Forced Heirship The affects of forced heirship on public benefits.

What is forced heirship?

  • In Louisiana, forced heirs are descendants of the first degree who, at the time of the death of the decedent, are twenty-three years of age or younger or descendants of the first degree of any age, who because of mental incapacity or physical infirmity, are permanently incapable of taking care of their person or administering their estate at the time of the death of the decedent. Grandchildren may be forced heirs of their grandparents if their parent dies prior to age 24 or if the grandchild is disabled (La. Civ. Code Ann. art. 1493). A descendant who is permanently incapable of taking care of their person or administering their estate includes a descendant who, at the time of death of the decedent, has, according to medical documentation, an inherited, incurable disease or condition that may render them incapable of caring for their person or administering their estate in the future (La. Civ. Code Ann. art. 1493(E)).

What are forced heirs entitled to?

  • Forced Heirs are entitled to the legitime. The forced portion (the legitime) is one fourth (25%) of the estate assets if there is one forced heir (excluding life insurance, qualified plans and IRAs). If there is more than one forced heir, the forced portion is one half (50%) of the estate assets. However, if the fraction used to calculate the forced portion is greater than the fraction of the decedent’s estate that the forced heir would receive if the decedent died intestate, the forced portion is calculated using the fraction of an intestate successor (La. Civ. Code Ann. arts. 1494, 1495). For example, Thibodaux dies leaving five children, one of which is a forced heir. The normal rule calculates the forced portion as one fourth (25%) of the estate However, because Thibodaux died leaving five children, the forced portion is one fifth of the estate assets.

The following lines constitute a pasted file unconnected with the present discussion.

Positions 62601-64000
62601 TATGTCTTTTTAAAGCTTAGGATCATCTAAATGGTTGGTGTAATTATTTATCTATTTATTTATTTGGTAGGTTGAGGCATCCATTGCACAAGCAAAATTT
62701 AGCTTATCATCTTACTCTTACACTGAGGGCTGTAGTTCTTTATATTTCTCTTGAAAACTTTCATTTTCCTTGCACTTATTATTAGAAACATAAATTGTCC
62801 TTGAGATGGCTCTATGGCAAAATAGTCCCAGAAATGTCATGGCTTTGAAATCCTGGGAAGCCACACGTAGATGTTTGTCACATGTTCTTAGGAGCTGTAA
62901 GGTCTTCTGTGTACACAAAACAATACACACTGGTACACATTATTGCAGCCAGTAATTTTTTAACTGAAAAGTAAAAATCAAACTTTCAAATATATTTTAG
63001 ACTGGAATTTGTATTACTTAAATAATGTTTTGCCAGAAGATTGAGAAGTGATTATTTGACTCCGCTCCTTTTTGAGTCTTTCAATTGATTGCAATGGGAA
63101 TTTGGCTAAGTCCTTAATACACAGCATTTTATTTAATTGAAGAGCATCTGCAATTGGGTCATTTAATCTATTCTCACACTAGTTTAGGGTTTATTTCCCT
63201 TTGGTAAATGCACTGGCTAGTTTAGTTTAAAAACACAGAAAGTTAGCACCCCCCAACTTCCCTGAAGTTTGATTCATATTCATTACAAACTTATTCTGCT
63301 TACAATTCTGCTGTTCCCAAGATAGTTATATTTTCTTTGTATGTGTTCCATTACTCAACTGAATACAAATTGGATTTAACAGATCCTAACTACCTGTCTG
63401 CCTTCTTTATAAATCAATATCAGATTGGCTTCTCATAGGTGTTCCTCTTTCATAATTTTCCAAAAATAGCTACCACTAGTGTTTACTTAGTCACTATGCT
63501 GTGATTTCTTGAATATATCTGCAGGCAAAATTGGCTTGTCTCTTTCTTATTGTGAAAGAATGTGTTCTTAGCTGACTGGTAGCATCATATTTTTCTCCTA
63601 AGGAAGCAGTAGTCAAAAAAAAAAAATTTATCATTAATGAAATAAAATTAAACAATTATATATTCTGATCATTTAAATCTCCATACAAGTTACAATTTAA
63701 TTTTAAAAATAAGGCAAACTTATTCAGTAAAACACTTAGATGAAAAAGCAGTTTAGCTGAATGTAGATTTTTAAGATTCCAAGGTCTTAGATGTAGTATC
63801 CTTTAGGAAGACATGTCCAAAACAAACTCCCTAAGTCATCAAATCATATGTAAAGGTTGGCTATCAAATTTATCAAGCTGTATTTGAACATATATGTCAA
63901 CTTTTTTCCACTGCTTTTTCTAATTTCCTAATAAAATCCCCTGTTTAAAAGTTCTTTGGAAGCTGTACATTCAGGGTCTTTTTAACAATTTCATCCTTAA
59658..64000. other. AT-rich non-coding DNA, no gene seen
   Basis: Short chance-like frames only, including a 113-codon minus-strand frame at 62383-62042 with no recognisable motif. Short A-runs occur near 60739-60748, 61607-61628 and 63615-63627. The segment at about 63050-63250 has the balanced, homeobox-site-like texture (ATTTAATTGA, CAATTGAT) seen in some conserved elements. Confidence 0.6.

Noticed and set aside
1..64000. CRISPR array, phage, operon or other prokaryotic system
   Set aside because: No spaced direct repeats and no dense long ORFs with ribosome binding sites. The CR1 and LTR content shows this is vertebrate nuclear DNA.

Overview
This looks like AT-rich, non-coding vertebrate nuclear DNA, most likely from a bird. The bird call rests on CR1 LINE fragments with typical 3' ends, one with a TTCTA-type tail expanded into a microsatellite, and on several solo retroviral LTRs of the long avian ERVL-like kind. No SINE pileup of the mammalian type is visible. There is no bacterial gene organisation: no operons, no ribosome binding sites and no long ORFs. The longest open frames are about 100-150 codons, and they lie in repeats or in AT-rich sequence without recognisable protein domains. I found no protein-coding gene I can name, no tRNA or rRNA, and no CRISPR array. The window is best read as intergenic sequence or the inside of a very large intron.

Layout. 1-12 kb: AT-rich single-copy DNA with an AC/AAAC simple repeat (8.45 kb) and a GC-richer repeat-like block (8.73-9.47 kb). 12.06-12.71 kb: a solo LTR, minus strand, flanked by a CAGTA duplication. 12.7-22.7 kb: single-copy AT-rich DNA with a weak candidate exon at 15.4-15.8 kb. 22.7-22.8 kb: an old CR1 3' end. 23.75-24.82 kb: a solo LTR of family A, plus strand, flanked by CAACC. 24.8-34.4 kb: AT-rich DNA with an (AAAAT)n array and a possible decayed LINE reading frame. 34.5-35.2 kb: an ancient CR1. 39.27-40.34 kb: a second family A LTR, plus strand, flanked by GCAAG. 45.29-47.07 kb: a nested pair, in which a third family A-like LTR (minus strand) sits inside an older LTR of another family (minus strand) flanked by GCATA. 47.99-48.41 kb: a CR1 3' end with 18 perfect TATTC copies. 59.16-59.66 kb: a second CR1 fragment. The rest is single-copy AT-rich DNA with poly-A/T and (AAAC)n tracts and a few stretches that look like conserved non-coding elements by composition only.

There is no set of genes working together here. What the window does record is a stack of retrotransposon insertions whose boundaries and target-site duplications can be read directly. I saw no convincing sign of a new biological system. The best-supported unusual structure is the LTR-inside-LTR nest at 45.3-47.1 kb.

• Excluded from the calculation of the active mass to determine the legitime are life insurance policies benefits and premiums paid, deferred compensation plans, and qualified retirement accounts (La. Code Ann. art. 1505). These are valid beneficiary designated assets and, as such, non-probate assets.
  • The forced portion may be left in trust or burdened with a usufruct in favor of the surviving spouse (La. Civ. Code Ann. art. 1496).

How does forced heirship affect public benefits?

  • Thus, a child or grandchild (by representation) of any age who is disabled may be a forced heir. If a person with a disability receives assets, including their legitime, that causes their countable assets to exceed $2,000, they may be disqualified from SSI and Medicaid.
  • Due to Louisiana’s forced heirship laws, an unplanned inheritance may cause a child with a disability to lose their SSI and SSI-linked Medicaid.
  • Consider the problems of the first spouse dying intestate with a disabled, mentally incompetent child. The surviving spouse’s usufruct ends upon death or remarriage and cannot sell non-consumable property (e.g. real estate) without the naked owner’s (the disabled child) consent. Who will sign on behalf of the individual with a disability if the family home is to be sold or refinanced?

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